Actual commercial cooperation between Denmark and Tanzania is today very limited, and trade on purely commercial terms is practically non-existent. Export of Danish goods to Tanzania accounts for 0.01% of total Danish exports (equivalent to DKK 57 million in 2011). However, there is more export within services in the form of shipping and other transport. There are also some minor examples of commercial cooperation through the Danida Business Partnerships (DBP), which work to promote technology and knowledge transfer from Danish to Tanzanian companies. Denmark has set the goal of establishing 20-25 projects over the next five years through the Danida Business Partnerships. Focus will be on strengthened competitiveness, corporate social responsibility (CSR) and green growth in Tanzania. Danida Business Partnerships is expected to increase sales in selected agriculture-related value chains and to generate employment of 400-500 new jobs over the next five years.

Denmark is also expecting to use the Danida Business Finance instrument to support demand-driven investments of more than DKK 500 million in sustainable economic infrastructure, primarily in the transport and energy sectors. These investments are expected to enhance energy efficiency, environmental protection of ports and coastal areas, and the promotion of greener transport systems to remote and poor communities.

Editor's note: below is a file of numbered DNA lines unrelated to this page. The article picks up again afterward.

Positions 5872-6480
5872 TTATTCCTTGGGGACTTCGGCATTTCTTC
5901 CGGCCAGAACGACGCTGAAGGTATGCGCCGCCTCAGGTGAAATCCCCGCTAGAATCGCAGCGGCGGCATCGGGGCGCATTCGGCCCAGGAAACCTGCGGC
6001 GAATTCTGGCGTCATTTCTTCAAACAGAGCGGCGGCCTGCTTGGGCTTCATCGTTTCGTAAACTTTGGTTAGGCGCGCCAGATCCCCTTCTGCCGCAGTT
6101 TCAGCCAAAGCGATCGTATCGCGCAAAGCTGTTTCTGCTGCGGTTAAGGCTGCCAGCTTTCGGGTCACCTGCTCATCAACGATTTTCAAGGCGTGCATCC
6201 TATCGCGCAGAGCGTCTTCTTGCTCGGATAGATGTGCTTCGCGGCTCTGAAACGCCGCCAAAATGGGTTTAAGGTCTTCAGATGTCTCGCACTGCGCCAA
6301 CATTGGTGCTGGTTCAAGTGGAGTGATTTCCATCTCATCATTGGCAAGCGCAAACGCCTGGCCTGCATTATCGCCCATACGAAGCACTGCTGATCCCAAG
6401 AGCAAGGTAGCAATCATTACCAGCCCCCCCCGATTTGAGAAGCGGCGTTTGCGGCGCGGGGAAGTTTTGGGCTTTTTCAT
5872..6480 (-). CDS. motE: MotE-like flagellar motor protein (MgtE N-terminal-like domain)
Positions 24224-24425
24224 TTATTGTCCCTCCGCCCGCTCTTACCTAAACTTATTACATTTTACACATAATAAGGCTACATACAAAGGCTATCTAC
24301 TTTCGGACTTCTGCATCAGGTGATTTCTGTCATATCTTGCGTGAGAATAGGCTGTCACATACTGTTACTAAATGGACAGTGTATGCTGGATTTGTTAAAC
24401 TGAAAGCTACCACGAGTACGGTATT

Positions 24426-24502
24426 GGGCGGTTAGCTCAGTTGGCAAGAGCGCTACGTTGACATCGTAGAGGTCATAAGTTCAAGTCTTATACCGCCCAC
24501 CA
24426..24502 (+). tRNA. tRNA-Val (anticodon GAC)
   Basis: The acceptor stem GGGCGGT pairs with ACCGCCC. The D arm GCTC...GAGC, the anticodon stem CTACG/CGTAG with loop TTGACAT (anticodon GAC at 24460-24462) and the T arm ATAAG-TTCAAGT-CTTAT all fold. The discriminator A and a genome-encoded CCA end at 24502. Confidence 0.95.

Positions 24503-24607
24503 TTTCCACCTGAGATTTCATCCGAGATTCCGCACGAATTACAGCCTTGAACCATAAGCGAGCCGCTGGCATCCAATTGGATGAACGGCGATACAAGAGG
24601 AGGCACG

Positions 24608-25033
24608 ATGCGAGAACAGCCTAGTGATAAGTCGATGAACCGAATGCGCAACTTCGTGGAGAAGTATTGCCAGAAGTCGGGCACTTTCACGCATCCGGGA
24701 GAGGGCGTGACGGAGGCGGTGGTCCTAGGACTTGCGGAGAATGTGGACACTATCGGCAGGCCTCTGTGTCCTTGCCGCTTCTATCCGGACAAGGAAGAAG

Over the medium term, there is potential for developing stronger commercial ties between Denmark and Tanzania. Agriculture and food processing, along with green technology, water and energy and construction represent some of the areas that are likely to be of interest to Danish investors and exporters. The discovery of energy reserves also provides potential opportunities, and service export will continue to be significant. Considering the still limited purchasing power of the Tanzanian private sector, public procurement will continue to remain an important area.

The main thrust of Tanzania’s foreign policy is to promote and enhance the country’s economic relations to the outside world. This is taking place under the foreign policy paradigm of ‘economic diplomacy’. While Tanzania’s economic relations with China and India are particularly strong and rapidly deepening, there is also a considerable potential and Tanzanian willingness to strengthen economic relations with other partners, including Denmark. By 2018, Denmark is expected to have doubled its export of goods and services to Tanzania. In the service sector, this will be primarily in the area of maritime transport.